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Monday, April 18, 2016


Those who drive through a village or city in the German Ore Mountains during wintertime will see numerous ornamental candle holders equipped with electric lights.  The town of Seiffen is particularly noted for its production of window arches in its craft shops.   For more than 250 years these candle holders, called Window archs (Schwibbogen, Fensterlicht, Fensterbogen,or Lichterbogen), (German) have been part of the Christmas tradition in the Ore Mountains.  The first Window-arch was made around 1726 out of forged black sheet metal and it was lit by wax candles.  If one believes the traditional tales, the shape of the Window arch symbolizes the glowing miners lamps hung in a semi-circle at the entrance of their ore mines on Christmas Eve.  The Traditional Window-arch has always been designed in pleasing designs displaying a great number of subjects which are stylized and cut in genuine natural wood using a fretsaw.   The number of candles varies with the size of the  arch.  The original one featured 11.  The most famous design was created by Paula Jordan in 1937 for a show in Schwarzenberg.  It depicted the 3 main sources of income of the people in the region in the 18th and 19th century.   Thus the Schwibbogen showed apart from some traditional symbols: 2 miners, 1 wood carver, a bobbin lace maker, a Christmas tree, 2 miners hammers, 2 crossed swords, and an angel.  The candle holder was always associated with Christmas.  The light symbolizes the longing of the miners who didn’t see the daylight in winter for weeks sometimes due to their long working hours below the surface. We at ARTISANS BOUTIQUE present to you as a novelties, double sided Window Arches with internal lights as well as Christmas ornament arches. These products have certain flair because of the double or multi wood layers.  The integrated lights cause certain parts of the fretsaw work to be especially emphasized.  Many of our arch designs depict historical and religious scenes including skylines and landmarks.  Not only at Christmas time, but all through the year our products will bring a glowing romantic touch to your home. Gallery/Shop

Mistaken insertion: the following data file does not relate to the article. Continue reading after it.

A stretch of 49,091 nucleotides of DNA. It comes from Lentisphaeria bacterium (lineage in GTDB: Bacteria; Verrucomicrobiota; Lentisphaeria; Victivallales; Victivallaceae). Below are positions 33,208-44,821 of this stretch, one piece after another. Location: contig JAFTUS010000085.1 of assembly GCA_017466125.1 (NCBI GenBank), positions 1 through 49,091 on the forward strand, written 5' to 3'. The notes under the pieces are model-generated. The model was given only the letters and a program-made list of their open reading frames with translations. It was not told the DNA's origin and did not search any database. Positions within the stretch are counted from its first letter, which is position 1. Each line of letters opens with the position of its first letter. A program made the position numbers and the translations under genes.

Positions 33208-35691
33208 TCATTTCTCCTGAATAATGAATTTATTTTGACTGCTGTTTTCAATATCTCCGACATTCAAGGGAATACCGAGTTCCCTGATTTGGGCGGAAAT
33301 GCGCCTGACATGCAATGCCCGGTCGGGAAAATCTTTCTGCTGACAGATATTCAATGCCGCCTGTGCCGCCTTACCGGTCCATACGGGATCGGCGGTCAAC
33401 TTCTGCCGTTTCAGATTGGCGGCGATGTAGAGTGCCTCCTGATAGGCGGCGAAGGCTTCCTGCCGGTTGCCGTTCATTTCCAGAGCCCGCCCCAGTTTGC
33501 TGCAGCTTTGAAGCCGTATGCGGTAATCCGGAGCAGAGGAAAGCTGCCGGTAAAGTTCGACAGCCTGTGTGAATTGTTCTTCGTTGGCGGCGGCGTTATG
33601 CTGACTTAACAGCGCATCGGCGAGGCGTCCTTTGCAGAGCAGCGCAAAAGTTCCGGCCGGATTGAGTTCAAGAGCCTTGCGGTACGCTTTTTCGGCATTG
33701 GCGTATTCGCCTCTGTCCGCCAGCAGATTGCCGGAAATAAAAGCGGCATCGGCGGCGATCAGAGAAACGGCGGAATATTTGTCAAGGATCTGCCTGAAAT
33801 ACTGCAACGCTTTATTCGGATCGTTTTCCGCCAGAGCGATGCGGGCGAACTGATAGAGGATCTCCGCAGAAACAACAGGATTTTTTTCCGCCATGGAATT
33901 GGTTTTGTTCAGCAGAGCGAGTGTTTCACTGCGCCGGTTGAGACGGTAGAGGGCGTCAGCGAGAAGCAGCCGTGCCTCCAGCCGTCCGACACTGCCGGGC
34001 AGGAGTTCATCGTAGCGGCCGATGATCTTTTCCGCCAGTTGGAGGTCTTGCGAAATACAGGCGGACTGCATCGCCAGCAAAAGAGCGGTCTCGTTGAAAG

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Sunday, April 17, 2016


Schwibbogen window arches are  double sided fretwork designs in the Christmas tradition from the German Ore Mountains.  Our handcrafted wood products have certain flair because of the double wood layers.  The mini lights cause parts of the fretsaw work to be emphasized.  In Germany , Schwibbogens are also referred to as Fensterbogen, Fensterlicht, and Lichterbogen. Many of our arch designs depict historical and religious scenes including skylines and landmarks. Not only at Christmas, but all through the year our products will bring a glowing romantic touch to your home.

Our Story
Since my mission to the Netherlands in 1968, my life long dream to return to Europe came true in 2001. My wife and I were both blessed to serve positions working for the U S Department of Defense in Germany for eight years. That experience has had such a positive influence in my life! Now since my federal retirement in 2009 I have returned to doing what I love best! Art! My works now reflect a German flavor which I acquired as we visited many wonderful Christmas markets throughout Germany. The Artisans Boutique was originally an Army wives shop at the US Army Shopping Center in Heidelberg. There we enjoyed selling handicrafts and flipping treasures from our flea market finds. The boutique closed sadly in 2009. My wife as manager of the boutique inherited the original signs which we now proudly display at our shop in Tremonton. The Artisans Boutique has been resurrected in Utah where we proudly display my original Fensterbogen (German), double sided window arches in the Christmas tradition from the German Ore Mountains. Gallery/Shop